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Assessment of Follow-up Care After Emergency Department Presentation for Mild Traumatic Brain Injury and Concussion

Source: JAMA Network 2018 May;0.
Author: Seth A. Seabury, √Čtienne Gaudette, Dana P. Goldman

Abstract:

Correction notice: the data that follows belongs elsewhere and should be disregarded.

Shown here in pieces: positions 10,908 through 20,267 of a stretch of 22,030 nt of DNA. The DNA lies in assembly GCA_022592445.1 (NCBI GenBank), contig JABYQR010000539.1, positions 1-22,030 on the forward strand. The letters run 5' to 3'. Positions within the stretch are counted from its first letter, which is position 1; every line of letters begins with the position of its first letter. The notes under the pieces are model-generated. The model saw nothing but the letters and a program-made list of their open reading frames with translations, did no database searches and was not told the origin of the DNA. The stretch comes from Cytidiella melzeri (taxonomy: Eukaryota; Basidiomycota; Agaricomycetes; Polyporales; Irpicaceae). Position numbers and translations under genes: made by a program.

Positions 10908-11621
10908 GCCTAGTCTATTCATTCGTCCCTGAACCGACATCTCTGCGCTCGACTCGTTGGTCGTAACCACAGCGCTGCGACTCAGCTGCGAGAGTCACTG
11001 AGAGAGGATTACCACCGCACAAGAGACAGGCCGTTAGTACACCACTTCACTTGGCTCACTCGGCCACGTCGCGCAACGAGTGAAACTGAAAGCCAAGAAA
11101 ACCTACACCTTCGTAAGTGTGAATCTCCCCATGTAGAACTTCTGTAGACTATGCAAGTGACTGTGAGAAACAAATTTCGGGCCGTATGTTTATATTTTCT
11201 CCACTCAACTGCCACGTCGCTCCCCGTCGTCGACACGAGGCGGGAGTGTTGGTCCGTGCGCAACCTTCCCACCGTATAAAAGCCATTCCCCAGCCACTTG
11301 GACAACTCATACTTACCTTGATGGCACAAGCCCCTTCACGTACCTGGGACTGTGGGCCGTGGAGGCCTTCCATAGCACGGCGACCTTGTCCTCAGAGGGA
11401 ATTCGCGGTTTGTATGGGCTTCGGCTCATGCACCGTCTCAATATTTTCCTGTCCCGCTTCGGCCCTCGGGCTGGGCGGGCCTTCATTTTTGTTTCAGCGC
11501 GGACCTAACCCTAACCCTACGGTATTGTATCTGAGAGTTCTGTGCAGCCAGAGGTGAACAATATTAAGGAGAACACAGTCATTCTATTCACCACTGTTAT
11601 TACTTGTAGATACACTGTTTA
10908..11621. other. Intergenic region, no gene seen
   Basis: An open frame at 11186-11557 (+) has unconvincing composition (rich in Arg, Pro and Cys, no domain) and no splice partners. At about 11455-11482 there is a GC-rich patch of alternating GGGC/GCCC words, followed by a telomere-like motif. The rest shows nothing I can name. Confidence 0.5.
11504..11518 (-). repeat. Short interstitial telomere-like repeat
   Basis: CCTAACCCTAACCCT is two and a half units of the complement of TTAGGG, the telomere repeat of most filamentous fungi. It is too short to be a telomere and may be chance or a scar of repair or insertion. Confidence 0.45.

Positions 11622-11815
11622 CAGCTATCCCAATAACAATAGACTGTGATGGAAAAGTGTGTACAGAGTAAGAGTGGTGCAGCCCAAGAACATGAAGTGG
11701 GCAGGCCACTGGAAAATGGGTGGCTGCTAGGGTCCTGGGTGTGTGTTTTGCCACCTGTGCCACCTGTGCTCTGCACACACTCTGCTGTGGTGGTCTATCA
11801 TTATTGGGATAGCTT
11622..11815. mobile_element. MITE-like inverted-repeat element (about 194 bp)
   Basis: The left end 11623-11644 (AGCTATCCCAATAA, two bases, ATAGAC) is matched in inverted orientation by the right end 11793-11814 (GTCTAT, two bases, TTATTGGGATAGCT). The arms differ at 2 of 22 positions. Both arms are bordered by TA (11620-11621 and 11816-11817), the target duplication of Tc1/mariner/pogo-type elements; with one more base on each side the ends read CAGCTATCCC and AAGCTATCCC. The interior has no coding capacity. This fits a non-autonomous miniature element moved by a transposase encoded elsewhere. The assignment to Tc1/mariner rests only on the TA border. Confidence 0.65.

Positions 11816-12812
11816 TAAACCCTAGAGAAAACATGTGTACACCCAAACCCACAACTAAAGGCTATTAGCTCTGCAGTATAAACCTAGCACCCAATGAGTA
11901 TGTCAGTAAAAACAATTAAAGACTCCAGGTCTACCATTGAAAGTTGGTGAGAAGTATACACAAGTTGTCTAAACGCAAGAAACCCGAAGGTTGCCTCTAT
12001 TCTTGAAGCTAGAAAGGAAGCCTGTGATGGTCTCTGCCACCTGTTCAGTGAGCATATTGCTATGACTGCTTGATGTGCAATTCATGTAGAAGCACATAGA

Importance Mild traumatic brain injury (mTBI) affects millions of Americans each year. Lack of consistent clinical practice raises concern that many patients with mTBI may not receive adequate follow-up care. Objective To characterize the provision of follow-up care to patients with mTBI during the first 3 months after injury. Design, Setting, and Participants This cohort study used data on patients with mTBI enrolled in the Transforming Research and Clinical Knowledge in Traumatic Brain Injury (TRACK-TBI) study between February 26, 2014, and August 25, 2016. We examined site-specific variations in follow-up care, the types of clinicians seen by patients receiving follow-up care, and patient and injury characteristics associated with a higher likelihood of receiving follow-up care. The TRACK-TBI study is a prospective, multicenter, longitudinal observational study of patients with TBI presenting to the emergency department of 1 of 11 level I US trauma centers. Study data included patients with head trauma who underwent a computed tomography (CT) scan within 24 hours of injury, had a Glasgow Coma Scale score of 13 to 15, were aged 17 years or older, and completed follow-up care surveys at 2 weeks and 3 months after injury (N?=?831). Main Outcomes and Measures Follow-up care was defined as hospitals providing TBI educational material at discharge, hospitals calling patients to follow up, and patients seeing a physician or other medical practitioner within 3 months after the injury. Unfavorable outcomes were assessed with the Rivermead Post Concussion Symptoms Questionnaire. Results Of 831 patients (289 [35%] female; 483 [58%] non-Hispanic white; mean [SD] age, 40.3 [16.9] years), less than half self-reported receiving TBI educational material at discharge (353 patients [42%]) or seeing a physician or other health care practitioner within 3 months after injury (367 patients [44%]). Follow-up care varied by study site; adjusting for patient characteristics, the provision of educational material varied from 19% to 72% across sites. Of 236 patients with a positive finding on a CT scan, 92 (39%) had not seen a medical practitioner 3 months after the injury. Adjusting for injury severity and demographics, patient admission to the hospital ward or intensive care unit, patient income, and insurance status were not associated with the probability of seeing a medical practitioner. Among the patients with 3 or more moderate to severe postconcussive symptoms, only 145 of 279 (52%) reported having seen a medical practitioner by 3 months. Conclusions and Relevance There are gaps in follow-up care for patients with mTBI after hospital discharge, even those with a positive finding on CT or who continue to experience postconcussive symptoms.